The notion of an individual computer disappears with the infrastructure as a service cloud computing model as does the decades old approach linking software sales to physical computers. The early attempts at software pricing in a cloud environment do not look promising. Amazon EC2 scales the fee for Windows in direct proportion to the instance price in an arrangement that gets very expensive very quickly. The Windows option for the Amazon Extra Large High CPU instance costs $350 per month or $12,600 over the three year useful life of an on-premise server.
Software pricing always followed the usual economic rules of supply and demand, but the sale of a one time license on a computer by computer basis proved a successful distribution model. Software prices did not necessarily decline along with hardware prices, but the cost relative to processing power declined as hardware capabilities improved. Software offered more features and functionality over time even given a relatively fixed price. This cycle of improvement triggered a upgrade cycle that produced recurring revenues of software companies.
Microsoft always offered enterprise and consumer versions of licenses for the same basic functionality given differences in willingness and ability to pay, and maximizing sales always meant preventing software from getting loaded on more than one computer. The per computer model started to show its age wiht the emergence of multi-core chips and the expanding share of multi-processor computers. Linking licenses to the physical computer gets problematic when the capability of individual computers diverge. The elimination of the one time license in an on-premise context demands an entirely different approach.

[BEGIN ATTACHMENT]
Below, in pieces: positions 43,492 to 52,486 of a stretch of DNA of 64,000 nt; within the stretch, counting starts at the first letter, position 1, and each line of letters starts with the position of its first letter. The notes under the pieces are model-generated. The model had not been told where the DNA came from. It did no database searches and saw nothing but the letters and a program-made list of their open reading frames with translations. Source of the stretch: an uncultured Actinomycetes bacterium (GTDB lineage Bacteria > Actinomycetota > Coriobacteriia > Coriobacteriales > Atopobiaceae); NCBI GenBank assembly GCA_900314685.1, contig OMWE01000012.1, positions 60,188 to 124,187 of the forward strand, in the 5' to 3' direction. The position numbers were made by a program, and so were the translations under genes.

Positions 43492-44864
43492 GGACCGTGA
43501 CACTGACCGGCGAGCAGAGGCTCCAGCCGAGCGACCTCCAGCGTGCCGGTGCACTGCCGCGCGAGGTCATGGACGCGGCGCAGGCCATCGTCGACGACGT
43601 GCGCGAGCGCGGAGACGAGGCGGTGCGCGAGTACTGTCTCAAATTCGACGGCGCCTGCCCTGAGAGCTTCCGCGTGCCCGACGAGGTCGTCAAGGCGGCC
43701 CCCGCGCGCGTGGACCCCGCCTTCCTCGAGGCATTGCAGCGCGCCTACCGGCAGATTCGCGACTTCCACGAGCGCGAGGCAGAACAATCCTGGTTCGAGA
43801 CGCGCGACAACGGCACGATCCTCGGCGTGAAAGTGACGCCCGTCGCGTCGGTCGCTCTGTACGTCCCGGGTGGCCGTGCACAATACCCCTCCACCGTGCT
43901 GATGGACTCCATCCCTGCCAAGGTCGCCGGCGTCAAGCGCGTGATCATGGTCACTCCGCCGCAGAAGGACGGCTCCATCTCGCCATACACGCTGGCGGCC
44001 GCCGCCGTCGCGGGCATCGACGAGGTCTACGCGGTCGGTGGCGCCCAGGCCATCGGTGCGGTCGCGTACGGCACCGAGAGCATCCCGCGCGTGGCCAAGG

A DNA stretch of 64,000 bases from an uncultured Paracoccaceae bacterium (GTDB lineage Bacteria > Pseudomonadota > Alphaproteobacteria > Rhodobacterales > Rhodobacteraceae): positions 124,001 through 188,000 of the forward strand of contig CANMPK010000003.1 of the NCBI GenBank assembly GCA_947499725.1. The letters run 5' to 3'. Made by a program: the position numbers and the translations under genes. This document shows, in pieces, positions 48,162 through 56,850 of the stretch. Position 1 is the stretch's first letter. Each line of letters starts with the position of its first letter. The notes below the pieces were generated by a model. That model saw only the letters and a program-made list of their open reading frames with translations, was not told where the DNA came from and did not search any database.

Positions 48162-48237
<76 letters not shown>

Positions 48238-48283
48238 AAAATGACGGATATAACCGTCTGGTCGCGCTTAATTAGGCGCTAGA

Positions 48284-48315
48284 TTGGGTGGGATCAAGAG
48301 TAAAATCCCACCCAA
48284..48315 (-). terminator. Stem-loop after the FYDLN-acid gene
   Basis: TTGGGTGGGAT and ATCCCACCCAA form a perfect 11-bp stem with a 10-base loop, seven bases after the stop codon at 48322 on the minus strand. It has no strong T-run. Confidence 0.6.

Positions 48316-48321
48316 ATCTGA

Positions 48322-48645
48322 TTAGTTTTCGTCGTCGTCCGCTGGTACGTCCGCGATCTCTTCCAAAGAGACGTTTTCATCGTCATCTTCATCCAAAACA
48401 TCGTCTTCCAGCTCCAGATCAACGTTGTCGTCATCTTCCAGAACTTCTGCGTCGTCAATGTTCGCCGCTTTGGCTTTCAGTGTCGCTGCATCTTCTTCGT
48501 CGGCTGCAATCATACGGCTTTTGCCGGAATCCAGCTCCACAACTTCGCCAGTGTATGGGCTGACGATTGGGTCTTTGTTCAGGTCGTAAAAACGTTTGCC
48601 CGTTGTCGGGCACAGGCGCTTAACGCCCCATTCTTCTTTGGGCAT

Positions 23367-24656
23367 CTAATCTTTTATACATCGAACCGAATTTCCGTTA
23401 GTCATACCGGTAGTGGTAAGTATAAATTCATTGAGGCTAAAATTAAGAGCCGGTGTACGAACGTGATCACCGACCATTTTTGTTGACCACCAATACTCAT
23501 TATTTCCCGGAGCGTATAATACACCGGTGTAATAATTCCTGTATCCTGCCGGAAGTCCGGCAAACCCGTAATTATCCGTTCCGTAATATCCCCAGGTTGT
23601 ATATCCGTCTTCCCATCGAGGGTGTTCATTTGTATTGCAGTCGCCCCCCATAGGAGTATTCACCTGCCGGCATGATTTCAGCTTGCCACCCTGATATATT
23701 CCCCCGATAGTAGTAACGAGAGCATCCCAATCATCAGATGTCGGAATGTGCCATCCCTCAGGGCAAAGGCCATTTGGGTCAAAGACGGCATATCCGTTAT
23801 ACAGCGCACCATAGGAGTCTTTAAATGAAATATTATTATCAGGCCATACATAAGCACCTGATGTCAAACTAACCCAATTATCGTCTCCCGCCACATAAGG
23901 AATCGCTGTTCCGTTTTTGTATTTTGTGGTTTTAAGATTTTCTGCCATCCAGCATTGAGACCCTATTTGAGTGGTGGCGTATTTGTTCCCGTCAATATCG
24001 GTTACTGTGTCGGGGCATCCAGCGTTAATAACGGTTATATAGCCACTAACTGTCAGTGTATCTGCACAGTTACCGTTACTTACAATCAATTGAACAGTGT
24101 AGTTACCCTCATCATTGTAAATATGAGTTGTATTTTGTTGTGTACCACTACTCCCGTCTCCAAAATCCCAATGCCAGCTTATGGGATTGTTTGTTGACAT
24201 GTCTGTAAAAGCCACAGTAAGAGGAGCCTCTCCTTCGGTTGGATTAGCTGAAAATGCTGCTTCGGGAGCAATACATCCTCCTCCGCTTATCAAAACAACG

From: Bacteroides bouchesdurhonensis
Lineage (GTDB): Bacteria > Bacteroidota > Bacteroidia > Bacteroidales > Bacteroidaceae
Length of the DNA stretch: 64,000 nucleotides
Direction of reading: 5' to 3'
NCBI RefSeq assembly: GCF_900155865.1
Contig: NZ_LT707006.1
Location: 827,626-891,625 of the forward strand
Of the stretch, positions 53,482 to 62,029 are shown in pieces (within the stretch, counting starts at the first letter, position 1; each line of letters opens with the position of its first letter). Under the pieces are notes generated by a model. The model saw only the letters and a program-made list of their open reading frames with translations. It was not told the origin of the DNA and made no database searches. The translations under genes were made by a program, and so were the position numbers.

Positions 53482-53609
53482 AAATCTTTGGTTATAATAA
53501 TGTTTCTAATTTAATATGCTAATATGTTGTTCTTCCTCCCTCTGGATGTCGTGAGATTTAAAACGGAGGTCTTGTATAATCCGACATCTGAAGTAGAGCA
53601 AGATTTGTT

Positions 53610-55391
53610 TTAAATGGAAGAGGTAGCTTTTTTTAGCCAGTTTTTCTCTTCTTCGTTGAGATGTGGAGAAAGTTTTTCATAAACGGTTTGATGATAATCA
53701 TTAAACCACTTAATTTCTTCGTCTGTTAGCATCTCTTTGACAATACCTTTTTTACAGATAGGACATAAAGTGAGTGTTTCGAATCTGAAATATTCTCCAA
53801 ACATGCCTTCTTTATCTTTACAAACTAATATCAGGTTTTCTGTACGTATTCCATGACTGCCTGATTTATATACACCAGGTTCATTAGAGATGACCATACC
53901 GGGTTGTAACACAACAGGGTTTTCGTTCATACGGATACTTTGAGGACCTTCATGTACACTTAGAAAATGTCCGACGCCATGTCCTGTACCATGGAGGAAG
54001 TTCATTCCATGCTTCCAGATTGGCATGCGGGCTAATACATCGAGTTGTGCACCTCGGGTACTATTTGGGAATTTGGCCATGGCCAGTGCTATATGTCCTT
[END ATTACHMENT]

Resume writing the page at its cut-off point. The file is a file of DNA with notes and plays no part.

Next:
Microsoft adapted to changes in the number of processers per computer by assigning licenses as a function of processor count. Some companies have linked licenses to core count. These changes do not necessarily reflect an increasing utility of software from an end user perspective, so these escalating costs contribute to the growing interest in open source offers in a number of categories. The lack of a standard unit of compute resources noted previously contributes to the chaos, but settling on a standard compute unit does not solve the problem software pricing. Software pricing needs to obtain a direct relationship with the associated value proposition.
Salesforce charges license fees as a function of the number of users. The fees may go up and down as a function of the volume or contract duration, but the fees do not have a direct relation to the underlying compute resources consumed. The cost of implementation almost certainly go down over time for each Salesforce user, but the pricing reflects the existence of competitive offers more than direct costs. The same applies in the case of Windows or any other software offer in the need to demonstrate value independent of the cost performance improvements of underlying hardware.
VMWare pricing links to the number of virtual machines rather than the underlying hardware. Oracle licenses remained tied to hardware. The Oracle approach means deployments get less expensive with each subsequent generation of processors from Intel and AMD. The absence of debate about pricing represents additional evidence of the relatively modest degree of deployment momentum, but a cloud deployment model charging $12,600 for a Windows license seems unlikely to `displace on-premise options offering the same functionality for 5% or so the of cost.